It’s America in 1962. Slavery is legal once again. The few Jews who still survive hide under assumed names. In San Francisco, the I Ching is as common as the Yellow Pages. All because some twenty years earlier the United States lost a war—and is now occupied by Nazi Germany and Japan.
This harrowing, Hugo Award–winning novel is the work that established Philip K. Dick as an innovator in science fiction while breaking the barrier between science fiction and the serious novel of ideas. In it Dick offers a haunting vision of history as a nightmare from which it may just be possible to wake.
"This is the first novel I've read by Dick (well, second if you count the comic adaptation of Do Androids Dream of Electric Sheep?, which transcribes Dick's prose verbatim), and in many ways it was the one that interested me least before I started. I don't usually find alternate-history stories terribly compelling; a lot of them strike me as pointless "what-if" exercises that are more concerned with the shuffling around of historical facts than with actually saying something about that history. Dick, however, says plenty. The book starts out as a fairly conventional alternate history, presenting a world in which the Allied powers lose World War II and the Pacific coast becomes a colony of Japan; before long, though, a book within a book is introduced, a kind of mirror image of The Man in the High Castle that posits a world in which the Axis lost the war (though with details different from our own, "actual" history). Finally, late in the novel, we are even given glimpses into a third history, which may--but may not!--be our own. The result is wonderfully dislocating. By refusing to settle on a single alternative, Dick demonstrates how all understandings of history are necessarily contingent and far from inevitable: not just in the usual, "butterfly effect" sense of cause and effect, but in a deeper moral sense as well. The most unsettling, and important, message in this book is not that the roles of "winners" and "losers" in history could have been reversed, but that the roles of "heroes" and "villains" could have been as well; some of the most sympathetic characters in the novel are Japanese, and some of the most reprehensible are American (the Nazis, of course, are assholes in every dimension). Stylistically, I do think the book somewhat suffers a bit from its more realistic setting: Dick's sparse, detached dialogue is perfect for androids and denizens of dystopian wastelands, but when it's being spoken by regular "contemporary" people it...still sounds like it belongs to androids and denizens of dystopian wastelands. In a way, though, maybe that's the point. In this vision of the 20th century, our own world is the wasteland, and we are the androids. I can't say I disagree."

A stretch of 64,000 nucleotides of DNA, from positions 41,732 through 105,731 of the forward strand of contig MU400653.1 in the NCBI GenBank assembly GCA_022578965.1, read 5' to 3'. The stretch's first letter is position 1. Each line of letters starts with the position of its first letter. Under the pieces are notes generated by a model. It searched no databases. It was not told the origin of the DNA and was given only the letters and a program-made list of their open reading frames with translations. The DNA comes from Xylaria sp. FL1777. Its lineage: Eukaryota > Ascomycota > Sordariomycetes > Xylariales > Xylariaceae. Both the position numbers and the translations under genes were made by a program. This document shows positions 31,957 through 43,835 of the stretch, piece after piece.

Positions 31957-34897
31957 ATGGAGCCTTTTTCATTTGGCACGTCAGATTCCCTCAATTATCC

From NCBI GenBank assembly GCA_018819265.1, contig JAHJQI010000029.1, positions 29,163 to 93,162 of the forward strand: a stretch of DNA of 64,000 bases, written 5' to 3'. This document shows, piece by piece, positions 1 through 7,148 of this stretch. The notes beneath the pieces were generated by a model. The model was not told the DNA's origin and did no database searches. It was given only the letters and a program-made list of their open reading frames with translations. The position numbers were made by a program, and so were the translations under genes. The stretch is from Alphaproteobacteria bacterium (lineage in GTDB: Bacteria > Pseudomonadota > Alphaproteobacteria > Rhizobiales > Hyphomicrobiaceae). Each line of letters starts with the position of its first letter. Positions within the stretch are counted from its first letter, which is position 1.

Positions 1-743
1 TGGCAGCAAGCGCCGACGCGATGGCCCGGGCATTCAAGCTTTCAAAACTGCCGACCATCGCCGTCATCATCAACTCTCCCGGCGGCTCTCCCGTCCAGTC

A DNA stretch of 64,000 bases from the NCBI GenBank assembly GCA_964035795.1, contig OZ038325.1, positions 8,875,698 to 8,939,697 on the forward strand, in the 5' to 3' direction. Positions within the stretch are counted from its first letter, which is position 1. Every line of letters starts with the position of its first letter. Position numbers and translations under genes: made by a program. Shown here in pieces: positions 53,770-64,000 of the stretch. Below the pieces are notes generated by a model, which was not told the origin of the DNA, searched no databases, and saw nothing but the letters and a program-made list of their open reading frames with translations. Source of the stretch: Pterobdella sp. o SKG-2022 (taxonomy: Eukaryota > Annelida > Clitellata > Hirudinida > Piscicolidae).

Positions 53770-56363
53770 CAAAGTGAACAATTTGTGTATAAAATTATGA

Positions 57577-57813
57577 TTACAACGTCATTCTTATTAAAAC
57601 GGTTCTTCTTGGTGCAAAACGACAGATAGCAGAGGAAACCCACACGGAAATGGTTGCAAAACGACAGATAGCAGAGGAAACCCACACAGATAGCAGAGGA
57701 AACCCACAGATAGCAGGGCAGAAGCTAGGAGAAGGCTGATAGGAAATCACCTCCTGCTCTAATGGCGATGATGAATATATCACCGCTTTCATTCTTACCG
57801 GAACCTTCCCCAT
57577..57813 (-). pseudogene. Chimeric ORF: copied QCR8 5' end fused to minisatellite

Zach (4 out of 5 stars)